This is a developing story. Stay with 12 News for further updates. HARPURSVILLE (WBNG) — Fire officials have determined the cause of the mobile home fire at 229 Lovejoy Rd. to be faulty electrical heat tape. They also say everyone made it out of the house safely. HARPURSVILLE (WBNG) — Dispatchers tell 12 News that multiple agencies are responding to a fire at a mobile home at 229 Lovejoy Rd. in Harpursville Thursday afternoon. —– 5:48 P.M. UPDATE: Harpursville Fire DepartmentWest Colesville Fire DepartmentWindsor Fire DepartmentCoventry Volunteer Fire DepartmentSanitaria Springs Fire DepartmentNew York State PoliceBroome Ambulance As of 3:21 p.m., dispatchers are unable to comment if any injuries were sustained in the fire. 12 News has a crew on the way to the scene. The following agencies have responded: The fire was took 20 minutes to be put out. VIDEO CREDIT: Matt Pritchard Viewing this on our news app? Click here to view the video.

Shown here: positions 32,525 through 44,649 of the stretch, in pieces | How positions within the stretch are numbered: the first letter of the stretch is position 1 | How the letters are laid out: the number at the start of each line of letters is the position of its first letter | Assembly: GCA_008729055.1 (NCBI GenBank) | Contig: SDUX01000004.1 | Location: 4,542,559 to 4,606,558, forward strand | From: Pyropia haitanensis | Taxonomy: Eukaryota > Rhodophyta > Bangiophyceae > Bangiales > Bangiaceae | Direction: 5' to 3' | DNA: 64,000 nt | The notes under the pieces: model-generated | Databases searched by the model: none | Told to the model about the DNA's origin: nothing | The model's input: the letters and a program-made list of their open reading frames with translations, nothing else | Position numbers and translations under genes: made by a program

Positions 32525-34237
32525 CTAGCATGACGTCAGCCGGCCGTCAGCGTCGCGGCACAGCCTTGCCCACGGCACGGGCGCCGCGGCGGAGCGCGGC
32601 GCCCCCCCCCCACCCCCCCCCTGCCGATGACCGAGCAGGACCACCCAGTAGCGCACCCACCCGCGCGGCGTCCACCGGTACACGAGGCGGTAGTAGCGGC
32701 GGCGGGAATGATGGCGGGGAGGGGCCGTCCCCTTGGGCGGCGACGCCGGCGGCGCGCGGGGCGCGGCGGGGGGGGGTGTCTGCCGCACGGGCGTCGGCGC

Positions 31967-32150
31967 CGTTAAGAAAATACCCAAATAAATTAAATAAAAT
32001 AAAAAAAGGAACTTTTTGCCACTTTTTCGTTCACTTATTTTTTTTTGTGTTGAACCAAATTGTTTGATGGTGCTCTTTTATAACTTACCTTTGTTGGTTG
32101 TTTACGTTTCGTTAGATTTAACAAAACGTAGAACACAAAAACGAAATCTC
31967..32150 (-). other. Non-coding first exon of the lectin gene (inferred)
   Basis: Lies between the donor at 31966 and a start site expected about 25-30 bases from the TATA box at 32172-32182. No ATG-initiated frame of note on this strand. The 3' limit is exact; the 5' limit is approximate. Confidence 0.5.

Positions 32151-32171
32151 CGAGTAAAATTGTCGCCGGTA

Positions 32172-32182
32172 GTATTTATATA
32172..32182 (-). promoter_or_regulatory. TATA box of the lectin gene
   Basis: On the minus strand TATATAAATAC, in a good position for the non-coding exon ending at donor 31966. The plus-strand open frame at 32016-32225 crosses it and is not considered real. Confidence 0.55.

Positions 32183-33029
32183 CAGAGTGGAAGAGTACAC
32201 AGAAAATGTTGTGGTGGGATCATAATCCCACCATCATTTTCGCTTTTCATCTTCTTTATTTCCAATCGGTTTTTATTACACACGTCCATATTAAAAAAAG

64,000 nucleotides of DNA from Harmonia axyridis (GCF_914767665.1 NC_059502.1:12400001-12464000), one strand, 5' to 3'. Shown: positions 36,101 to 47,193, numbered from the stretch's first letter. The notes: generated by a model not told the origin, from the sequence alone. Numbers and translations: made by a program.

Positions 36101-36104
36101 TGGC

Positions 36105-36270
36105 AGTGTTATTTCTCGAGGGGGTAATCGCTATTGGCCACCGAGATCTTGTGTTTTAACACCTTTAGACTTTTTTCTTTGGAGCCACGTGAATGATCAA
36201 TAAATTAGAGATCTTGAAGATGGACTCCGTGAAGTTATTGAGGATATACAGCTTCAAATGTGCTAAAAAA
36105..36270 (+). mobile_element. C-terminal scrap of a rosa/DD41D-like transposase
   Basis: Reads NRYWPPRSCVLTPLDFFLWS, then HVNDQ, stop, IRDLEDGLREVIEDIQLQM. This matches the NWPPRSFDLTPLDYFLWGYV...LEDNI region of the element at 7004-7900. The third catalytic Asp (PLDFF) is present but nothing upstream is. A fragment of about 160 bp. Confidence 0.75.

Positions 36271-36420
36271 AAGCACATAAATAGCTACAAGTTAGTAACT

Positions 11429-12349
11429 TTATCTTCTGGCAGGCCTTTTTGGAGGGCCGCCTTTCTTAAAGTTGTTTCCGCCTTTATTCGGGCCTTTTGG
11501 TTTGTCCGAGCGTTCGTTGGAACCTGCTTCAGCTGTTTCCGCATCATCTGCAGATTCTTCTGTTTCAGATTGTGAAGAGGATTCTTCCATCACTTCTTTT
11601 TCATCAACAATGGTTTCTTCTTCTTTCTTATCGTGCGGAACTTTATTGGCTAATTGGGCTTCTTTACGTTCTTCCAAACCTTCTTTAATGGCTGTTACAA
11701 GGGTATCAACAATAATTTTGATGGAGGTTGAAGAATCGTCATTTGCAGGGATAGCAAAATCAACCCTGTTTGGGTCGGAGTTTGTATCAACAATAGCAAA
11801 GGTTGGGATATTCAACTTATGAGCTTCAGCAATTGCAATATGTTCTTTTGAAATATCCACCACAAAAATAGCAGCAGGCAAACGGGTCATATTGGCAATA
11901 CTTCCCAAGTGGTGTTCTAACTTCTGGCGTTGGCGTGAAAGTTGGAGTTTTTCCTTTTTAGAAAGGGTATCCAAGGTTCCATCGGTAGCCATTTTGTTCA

The aim of this cooperation is to bring students concrete examples from practice that will enrich and supplement their theoretical education in the field of communication management and tourism and that will help them prepare for the dynamic work environment that awaits them after graduation. On the occasion of marking the World Tourism Day, a partnership agreement was signed yesterday in the premises of IRTA between IRTA doo – Istrian Development Tourism Agency and the College of Communication Management – Edward Bernays. “In addition to the mentioned cooperation, IRTA already has many years of successful cooperation with the University of Juraj Dobrila in Pula, whose students had the opportunity to get acquainted with the work of the agency through various projects and specific tasks that await them after graduation., said Slavica Tobok Kandić, director of IRTA doo Such collaborations also aim to contribute to better and better networking of the academic and public-private sectors and the transfer of experiences, the ultimate goal of which is even better detection of quality and professional staff and directing them towards specific tasks and challenges of an exciting tourist environment.. As part of the said agreement, guidelines for cooperation have been agreed, which will include the internship of Bernays students in the form of fieldwork within the business system and activities that the Istrian Development Tourist Agency deals with. Bernays will also have the opportunity to engage IRTA experts as mentors and guest lecturers in individual courses conducted as part of study programs, with the aim of presenting concrete experiences from practice within IRTA, which are experiences in the field of development and promotion. cultural and adventure tourism (Istra Inspirit), development of cyclotourism and outdoor tourism (Istra Outdoor) and management of the destination web portal and accompanying social networks under the brand Visit Istria. Photo: Istra Inspirit